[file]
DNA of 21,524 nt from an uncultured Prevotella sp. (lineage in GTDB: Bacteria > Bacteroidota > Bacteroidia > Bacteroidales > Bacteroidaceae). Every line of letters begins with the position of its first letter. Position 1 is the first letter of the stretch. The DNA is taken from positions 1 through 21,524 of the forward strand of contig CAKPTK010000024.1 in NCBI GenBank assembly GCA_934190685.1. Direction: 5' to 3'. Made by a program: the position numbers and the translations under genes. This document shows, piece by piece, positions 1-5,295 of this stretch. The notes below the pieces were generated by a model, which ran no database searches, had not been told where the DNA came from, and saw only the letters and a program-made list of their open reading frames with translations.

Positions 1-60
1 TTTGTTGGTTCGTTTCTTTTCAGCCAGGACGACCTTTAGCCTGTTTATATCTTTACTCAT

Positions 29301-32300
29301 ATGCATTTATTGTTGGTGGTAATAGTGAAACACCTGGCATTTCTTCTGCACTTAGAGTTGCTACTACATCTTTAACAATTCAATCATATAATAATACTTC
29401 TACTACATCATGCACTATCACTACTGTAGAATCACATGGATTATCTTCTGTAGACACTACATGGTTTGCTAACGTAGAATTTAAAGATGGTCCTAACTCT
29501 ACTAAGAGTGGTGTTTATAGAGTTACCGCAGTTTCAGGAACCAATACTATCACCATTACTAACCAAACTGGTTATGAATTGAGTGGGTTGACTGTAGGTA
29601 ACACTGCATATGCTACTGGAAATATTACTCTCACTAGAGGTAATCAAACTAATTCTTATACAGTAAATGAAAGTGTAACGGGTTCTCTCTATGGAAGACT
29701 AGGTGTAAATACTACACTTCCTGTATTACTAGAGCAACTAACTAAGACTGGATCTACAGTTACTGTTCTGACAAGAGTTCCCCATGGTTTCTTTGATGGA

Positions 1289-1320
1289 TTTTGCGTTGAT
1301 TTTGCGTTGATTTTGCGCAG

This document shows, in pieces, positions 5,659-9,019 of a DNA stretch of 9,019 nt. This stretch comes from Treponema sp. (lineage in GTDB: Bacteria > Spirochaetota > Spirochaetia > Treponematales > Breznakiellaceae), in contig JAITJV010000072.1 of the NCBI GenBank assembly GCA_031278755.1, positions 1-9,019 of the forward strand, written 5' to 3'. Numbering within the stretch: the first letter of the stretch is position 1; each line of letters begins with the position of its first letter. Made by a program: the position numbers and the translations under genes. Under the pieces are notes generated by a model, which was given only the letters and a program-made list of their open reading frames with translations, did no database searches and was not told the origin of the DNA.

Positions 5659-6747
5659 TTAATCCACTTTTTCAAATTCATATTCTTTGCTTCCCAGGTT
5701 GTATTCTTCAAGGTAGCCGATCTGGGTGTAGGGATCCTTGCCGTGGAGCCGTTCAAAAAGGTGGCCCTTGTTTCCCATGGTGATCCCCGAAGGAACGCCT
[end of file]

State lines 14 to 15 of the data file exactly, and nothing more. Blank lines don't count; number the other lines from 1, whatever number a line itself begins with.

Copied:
Positions 5659-6747
5659 TTAATCCACTTTTTCAAATTCATATTCTTTGCTTCCCAGGTT